Australia is home to some unique and truly delightful animals that I would so love to encounter in the wild. Today’s post looks at three of them; two of the stories are by the well-known Australian children’s book author, Mem Fox. Mem has a comprehensive author’s website here. Her life’s passion is children’s literacy! Possum Magic was her second book, published in 83 and she has since gone on to write 33 more.
Our two possum protagonists have the endearing names of Hush and Grandma Poss. Now Grandma Poss is a whizz at bush magic and and devises a pièce de résistance, a magic that makes Hush invisible. Unseen, Hush gets into all sorts of fun and loves all that invisibility offers, like safety from snakes and sliding down kangaroo backs!
One day Hush decides she wants to be able to see herself again and asks Grandma to reverse the magic, but despite looking through all her magic books, Grandma Poss is stumped. All she remembers is it has something to do with human food, so off they set on what becomes a tour of the famous cuisine of some of Australia’s most well-known cities. The first attempts were failures, but a vegemite sandwich in north Australia brings Hush’s tail back into visibility. Perth pavlova results in the appearance of legs and body, while a final stop and some lamington in Tasmania seals the deal! The final page shows a map of the culinary tour and a glossary of the dishes. Mem bursts into rhyme a few times in the story, otherwise the words are simple and flowing and easy for children to follow. The illustrations are charming: grandma Poss in pinny and pumps cycling around Australia with Hush on her back…. The story is a delight in itself but would be a huge asset to any classroom teacher wanting to introduce Australia to his/her students. This book makes me want to hop straight on a plane to Sydney and then into the bush!
Mem talks about the inspiration for Possum Magic here.
Read this book and then tell me you haven’t fallen in love with koalas. This story tackles the common feeling of not enough motherly love to go round. When Koala Lou is born EVERYONE loves her, but none as much as her Mom who reminds of the fact 100 times a day. But the inevitable happens and siblings arrive and Koala Lou wishes her mother would repeat those words. So she comes up with a plan. She will compete in the bush Olympics. Winning her event will surely assure her mother’s love (sound familiar?). Well despite all her training, Koala Lou comes in second to her rival and she runs off into the bush and cries her eyes out. Once night has fallen she creeps home and into a certain person’s warm arms and longed-for refrain! Once again, it is the simplicity that strikes me in the appeal of this story, one that every kid can relate too.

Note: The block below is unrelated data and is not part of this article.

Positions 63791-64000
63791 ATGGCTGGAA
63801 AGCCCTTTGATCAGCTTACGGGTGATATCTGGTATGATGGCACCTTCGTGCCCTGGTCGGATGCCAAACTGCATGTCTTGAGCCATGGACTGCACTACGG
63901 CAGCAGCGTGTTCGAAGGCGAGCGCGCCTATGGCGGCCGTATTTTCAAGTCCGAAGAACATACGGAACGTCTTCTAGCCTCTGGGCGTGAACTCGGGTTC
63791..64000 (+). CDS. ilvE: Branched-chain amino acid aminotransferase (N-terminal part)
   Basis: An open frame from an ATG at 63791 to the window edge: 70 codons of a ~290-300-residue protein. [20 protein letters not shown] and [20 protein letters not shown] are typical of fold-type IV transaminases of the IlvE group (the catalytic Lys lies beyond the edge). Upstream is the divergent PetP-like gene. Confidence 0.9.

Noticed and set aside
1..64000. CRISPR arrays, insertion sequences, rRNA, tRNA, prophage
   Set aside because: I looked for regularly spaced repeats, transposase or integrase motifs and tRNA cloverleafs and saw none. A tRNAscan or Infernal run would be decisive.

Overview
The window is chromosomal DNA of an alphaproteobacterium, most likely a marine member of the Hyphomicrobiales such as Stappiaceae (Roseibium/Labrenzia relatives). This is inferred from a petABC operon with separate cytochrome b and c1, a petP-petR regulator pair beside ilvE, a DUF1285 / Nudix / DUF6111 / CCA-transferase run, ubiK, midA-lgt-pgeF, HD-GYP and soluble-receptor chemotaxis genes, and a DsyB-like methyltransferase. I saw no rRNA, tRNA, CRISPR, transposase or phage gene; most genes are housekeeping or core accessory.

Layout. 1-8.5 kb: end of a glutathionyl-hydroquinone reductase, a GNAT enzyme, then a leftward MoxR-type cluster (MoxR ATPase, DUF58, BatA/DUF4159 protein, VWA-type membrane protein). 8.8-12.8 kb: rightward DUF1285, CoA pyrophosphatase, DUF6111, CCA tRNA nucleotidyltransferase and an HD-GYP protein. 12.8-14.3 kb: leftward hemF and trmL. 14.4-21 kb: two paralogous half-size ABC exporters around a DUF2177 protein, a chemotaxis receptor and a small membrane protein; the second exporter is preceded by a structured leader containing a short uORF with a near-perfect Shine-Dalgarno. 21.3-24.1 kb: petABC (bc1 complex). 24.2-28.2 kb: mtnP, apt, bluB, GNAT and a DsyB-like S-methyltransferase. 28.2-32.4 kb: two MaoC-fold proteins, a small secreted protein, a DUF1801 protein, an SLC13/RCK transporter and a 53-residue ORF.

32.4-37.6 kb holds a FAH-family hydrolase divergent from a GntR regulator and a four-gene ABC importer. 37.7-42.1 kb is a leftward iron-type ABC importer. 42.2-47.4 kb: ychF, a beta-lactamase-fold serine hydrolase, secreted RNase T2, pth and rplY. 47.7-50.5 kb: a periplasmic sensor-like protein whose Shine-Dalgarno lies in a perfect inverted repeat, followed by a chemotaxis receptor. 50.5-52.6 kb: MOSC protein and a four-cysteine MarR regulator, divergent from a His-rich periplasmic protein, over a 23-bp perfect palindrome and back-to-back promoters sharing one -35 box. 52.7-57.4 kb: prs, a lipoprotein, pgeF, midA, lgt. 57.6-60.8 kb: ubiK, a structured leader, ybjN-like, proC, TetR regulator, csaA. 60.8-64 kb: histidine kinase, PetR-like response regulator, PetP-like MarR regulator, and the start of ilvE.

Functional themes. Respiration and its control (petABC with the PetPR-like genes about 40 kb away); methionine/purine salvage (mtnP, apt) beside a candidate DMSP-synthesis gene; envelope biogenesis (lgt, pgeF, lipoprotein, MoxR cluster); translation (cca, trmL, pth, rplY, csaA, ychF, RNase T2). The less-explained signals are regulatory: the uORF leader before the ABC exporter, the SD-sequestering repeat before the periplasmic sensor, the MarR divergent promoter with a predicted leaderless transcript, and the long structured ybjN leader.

This fun journey into the Australian outback is written in rhyme, with an excellent meter, making it a joy to read aloud. Six woolly wombats go on a walkabout, and a passing ravenous dingo dingo decides this lunch is too good to miss. One by one, a wombat strays from the others intrigued by all that one can see in the bush (golden wattle, kookaburras, gum trees, a billabong – all explained in a glossary). Suddenly Jen and Jack realize the others are no longer following. Hiding by the trail, they spy the dingo with a large sack that’s squirming on his back. The two, worried about their four playmates, come up with a cunning pit plan to thwart the hungry canine. Four thankful wombats escape and six happy wombats walk back home two by two for tea. The illustrations are in warm colours, focusing on flora and fauna. Since the wooly wombats look pretty similar, Blackall has given each Wombat its own accessory (paper hat, string skirt…) to give them some individuality. 2-5 year olds will enjoy the rhyming text and the round wooly wombats!
# 86-88 in the There’s a Book Read to Me Picture Book Challenge
Status of these Three Species
Koala – While not officially endangered, this species has seen its population decrease by 90% in the last decade!
Leadbeater’s Possum – Discovered not to be extinct in 1961, as previously feared. They are only found in the Victorian central highlands, in old forest areas that are being logged. These possums nest in tree hollows, and these are only found in old trees.
Wombat – The Northern Hairy-nosed Wombat is one of the world’s most endangered species.